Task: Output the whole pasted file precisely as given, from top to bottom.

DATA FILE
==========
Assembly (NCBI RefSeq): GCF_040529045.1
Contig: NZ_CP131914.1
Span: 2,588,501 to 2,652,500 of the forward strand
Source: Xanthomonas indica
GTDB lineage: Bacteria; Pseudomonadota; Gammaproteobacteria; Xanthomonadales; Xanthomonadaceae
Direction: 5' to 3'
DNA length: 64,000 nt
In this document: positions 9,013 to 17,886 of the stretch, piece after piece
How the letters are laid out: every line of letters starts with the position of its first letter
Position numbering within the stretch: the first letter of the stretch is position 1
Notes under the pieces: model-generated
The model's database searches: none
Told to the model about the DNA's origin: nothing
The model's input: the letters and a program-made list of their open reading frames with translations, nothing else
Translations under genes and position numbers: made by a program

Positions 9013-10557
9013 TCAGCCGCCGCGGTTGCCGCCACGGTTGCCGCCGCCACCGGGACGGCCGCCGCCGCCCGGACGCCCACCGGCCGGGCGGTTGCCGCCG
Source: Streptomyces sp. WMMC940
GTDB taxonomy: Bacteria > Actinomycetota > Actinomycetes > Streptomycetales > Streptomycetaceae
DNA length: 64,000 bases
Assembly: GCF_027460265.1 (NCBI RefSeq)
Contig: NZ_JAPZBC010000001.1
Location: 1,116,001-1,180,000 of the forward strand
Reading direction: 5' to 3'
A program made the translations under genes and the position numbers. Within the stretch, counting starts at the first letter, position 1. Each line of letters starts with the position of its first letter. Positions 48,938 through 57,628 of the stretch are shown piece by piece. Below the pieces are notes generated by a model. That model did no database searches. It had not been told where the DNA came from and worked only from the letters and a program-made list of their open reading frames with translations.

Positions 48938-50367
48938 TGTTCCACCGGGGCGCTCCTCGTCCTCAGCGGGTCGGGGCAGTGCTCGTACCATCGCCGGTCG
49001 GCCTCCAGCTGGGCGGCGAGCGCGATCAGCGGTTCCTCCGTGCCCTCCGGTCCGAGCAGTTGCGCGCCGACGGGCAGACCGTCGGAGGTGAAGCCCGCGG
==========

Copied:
Assembly (NCBI RefSeq): GCF_040529045.1
Contig: NZ_CP131914.1
Span: 2,588,501 to 2,652,500 of the forward strand
Source: Xanthomonas indica
GTDB lineage: Bacteria; Pseudomonadota; Gammaproteobacteria; Xanthomonadales; Xanthomonadaceae
Direction: 5' to 3'
DNA length: 64,000 nt
In this document: positions 9,013 to 17,886 of the stretch, piece after piece
How the letters are laid out: every line of letters starts with the position of its first letter
Position numbering within the stretch: the first letter of the stretch is position 1
Notes under the pieces: model-generated
The model's database searches: none
Told to the model about the DNA's origin: nothing
The model's input: the letters and a program-made list of their open reading frames with translations, nothing else
Translations under genes and position numbers: made by a program

Positions 9013-10557
9013 TCAGCCGCCGCGGTTGCCGCCACGGTTGCCGCCGCCACCGGGACGGCCGCCGCCGCCCGGACGCCCACCGGCCGGGCGGTTGCCGCCG
Source: Streptomyces sp. WMMC940
GTDB taxonomy: Bacteria > Actinomycetota > Actinomycetes > Streptomycetales > Streptomycetaceae
DNA length: 64,000 bases
Assembly: GCF_027460265.1 (NCBI RefSeq)
Contig: NZ_JAPZBC010000001.1
Location: 1,116,001-1,180,000 of the forward strand
Reading direction: 5' to 3'
A program made the translations under genes and the position numbers. Within the stretch, counting starts at the first letter, position 1. Each line of letters starts with the position of its first letter. Positions 48,938 through 57,628 of the stretch are shown piece by piece. Below the pieces are notes generated by a model. That model did no database searches. It had not been told where the DNA came from and worked only from the letters and a program-made list of their open reading frames with translations.

Positions 48938-50367
48938 TGTTCCACCGGGGCGCTCCTCGTCCTCAGCGGGTCGGGGCAGTGCTCGTACCATCGCCGGTCG
49001 GCCTCCAGCTGGGCGGCGAGCGCGATCAGCGGTTCCTCCGTGCCCTCCGGTCCGAGCAGTTGCGCGCCGACGGGCAGACCGTCGGAGGTGAAGCCCGCGG